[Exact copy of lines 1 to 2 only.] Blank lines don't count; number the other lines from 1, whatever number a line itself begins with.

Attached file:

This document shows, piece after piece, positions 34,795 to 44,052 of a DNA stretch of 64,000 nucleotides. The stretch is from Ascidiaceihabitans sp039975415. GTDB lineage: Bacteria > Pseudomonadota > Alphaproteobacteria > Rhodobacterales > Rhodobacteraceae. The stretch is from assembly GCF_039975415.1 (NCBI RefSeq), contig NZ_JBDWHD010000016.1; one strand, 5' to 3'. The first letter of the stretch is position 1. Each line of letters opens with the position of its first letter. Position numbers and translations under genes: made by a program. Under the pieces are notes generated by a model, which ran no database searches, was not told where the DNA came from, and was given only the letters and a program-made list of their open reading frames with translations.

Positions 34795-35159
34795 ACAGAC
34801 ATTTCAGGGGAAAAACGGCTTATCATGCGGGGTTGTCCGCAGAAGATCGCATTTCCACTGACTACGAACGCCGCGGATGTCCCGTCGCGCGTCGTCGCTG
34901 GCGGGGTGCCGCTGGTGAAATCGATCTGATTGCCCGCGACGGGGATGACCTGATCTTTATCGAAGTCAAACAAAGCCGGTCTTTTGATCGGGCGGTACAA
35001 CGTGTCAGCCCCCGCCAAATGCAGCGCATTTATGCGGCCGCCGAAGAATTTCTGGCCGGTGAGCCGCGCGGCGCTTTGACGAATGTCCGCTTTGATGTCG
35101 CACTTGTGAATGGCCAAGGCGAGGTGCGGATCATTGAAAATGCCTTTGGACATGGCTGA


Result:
This document shows, piece after piece, positions 34,795 to 44,052 of a DNA stretch of 64,000 nucleotides. The stretch is from Ascidiaceihabitans sp039975415. GTDB lineage: Bacteria > Pseudomonadota > Alphaproteobacteria > Rhodobacterales > Rhodobacteraceae. The stretch is from assembly GCF_039975415.1 (NCBI RefSeq), contig NZ_JBDWHD010000016.1; one strand, 5' to 3'. The first letter of the stretch is position 1. Each line of letters opens with the position of its first letter. Position numbers and translations under genes: made by a program. Under the pieces are notes generated by a model, which ran no database searches, was not told where the DNA came from, and was given only the letters and a program-made list of their open reading frames with translations.

Positions 34795-35159